State Suspends Admissions to Upper Eastern Tennessee Nursing Home
Recently, the Tennessee health commissioner ordered an Eastern Tennessee nursing home, the John M. Reed Health and Rehabilitation in Limestone, Tennessee to stop admitting new residents. State surveyors allegedly found conditions that put residents in “immediate jeopardy,” ranging from the failure of staff to appropriately treat pressure wounds, administer antibiotics and inform residents’ doctors and relatives of changes in their medical conditions. They also found a shortage of staff (especially at night), and the facility’s fire alarm testing failed. They also found that staff failed to properly clean wounds.
The state had begun investigating the facility after complaints were filed back in October. The facility’s suspension was effective December 3, 2015, when the investigation was completed. The commissioner imposed a one-time state civil monetary penalty of $4,000. The state’s health department also appointed special monitor to review the home’s operations. The facility can house up to 63 patients, and the facility has declined to give statements.
Wrongful Death among the Elderly
Like with wrongful death lawsuits with children, the death of an elderly person typically yields limited legal recovery. Because wrongful death damages are based on the potential financial earning potential of the deceased, it is presumed that an elderly person past the age of retirement no longer has earning potential.
The Eggshell Skull Doctrine
The eggshell skull doctrine often presents itself in cases dealing with the death or injury of an elderly person. The doctrine states that a defendant who harms the plaintiff must pay for whatever damage the victim suffered, even if it was much worse than one would expect. The rule is named for an imaginary plaintiff who is particularly frail, not in good health, or susceptible to injuries. For example, a slip and fall or a cut on a reasonably healthy person typically heals, but for a weaker, older patient a broken bone or cut can lead to infection and death.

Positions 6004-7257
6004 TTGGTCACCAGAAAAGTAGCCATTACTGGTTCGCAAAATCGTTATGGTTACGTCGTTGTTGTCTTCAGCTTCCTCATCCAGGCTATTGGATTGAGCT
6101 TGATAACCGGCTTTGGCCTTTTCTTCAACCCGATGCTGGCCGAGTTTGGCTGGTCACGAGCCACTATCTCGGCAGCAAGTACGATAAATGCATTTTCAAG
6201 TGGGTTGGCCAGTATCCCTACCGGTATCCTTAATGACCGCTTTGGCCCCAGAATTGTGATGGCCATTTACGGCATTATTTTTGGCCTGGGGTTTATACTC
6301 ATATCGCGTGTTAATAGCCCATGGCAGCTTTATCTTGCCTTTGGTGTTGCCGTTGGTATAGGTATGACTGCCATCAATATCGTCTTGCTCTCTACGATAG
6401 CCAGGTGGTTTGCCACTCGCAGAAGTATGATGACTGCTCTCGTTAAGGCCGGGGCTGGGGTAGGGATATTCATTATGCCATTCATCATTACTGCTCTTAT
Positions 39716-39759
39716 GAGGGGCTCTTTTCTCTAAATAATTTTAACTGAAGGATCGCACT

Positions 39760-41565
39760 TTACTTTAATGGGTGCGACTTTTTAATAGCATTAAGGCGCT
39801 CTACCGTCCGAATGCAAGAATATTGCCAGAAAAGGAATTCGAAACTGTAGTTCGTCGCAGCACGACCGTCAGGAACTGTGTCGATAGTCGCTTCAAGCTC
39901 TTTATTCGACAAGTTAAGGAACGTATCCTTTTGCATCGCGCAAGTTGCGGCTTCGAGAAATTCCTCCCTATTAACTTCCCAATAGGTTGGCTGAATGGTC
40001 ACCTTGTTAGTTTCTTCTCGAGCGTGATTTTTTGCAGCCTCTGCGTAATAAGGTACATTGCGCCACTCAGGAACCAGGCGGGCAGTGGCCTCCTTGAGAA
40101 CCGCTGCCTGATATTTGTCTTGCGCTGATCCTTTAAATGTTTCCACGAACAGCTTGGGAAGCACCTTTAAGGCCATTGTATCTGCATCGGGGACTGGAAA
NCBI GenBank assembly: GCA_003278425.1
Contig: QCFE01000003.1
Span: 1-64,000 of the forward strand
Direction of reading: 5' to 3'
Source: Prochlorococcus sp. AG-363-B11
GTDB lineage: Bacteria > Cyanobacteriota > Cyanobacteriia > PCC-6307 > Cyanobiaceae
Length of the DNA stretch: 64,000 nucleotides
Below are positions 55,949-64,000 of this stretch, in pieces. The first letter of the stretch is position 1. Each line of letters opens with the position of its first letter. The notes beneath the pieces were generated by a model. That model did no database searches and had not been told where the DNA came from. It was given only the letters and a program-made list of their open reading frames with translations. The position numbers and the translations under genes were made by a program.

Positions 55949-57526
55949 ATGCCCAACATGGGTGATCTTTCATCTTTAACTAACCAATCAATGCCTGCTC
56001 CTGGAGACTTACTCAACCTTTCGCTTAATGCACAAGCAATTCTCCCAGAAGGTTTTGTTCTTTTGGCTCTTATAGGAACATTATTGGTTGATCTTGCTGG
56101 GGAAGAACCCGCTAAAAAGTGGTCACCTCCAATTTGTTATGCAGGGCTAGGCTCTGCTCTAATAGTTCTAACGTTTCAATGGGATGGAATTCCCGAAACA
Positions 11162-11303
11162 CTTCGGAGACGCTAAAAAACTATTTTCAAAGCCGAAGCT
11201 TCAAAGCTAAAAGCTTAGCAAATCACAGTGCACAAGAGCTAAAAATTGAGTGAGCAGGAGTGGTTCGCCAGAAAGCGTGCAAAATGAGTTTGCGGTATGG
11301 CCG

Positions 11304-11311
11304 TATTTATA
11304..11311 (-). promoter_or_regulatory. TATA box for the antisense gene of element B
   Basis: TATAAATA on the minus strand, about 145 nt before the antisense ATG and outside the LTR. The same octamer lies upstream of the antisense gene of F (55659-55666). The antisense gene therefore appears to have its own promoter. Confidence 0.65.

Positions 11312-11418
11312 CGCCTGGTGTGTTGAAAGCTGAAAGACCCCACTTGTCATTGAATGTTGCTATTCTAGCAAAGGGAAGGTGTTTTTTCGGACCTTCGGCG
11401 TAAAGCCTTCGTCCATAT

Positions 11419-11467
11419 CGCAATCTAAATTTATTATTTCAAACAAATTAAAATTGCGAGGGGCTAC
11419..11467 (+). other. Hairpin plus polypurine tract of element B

The Crumbling Skull Doctrine
The crumbling skull rule is the rebuttal rule to the eggshell skull doctrine. It limits a defendant’s liability because it states that the harm suffered by the victim was inevitable due to his or her fragile nature, and the defendant’s actions had a minimal effect upon the already-weakened victim. If this doctrine is applied, the defendant will not be held liable for all the damage done to the victim.
Nashville Personal Injury and Wrongful Death Lawyers
Losing a loved one to an accident or the negligence of another person is devastating, no matter how old s/he was. At the firm of Calhoun Law, PLC, our lawyers are compassionate, aggressive, and sharp. After the loss of a family member, no one wants to endure an extensive legal battle or be forced to relive the details of the accident, all the time. If you have lost a loved one due to someone else’s bad behavior, contact our Nashville law firm today.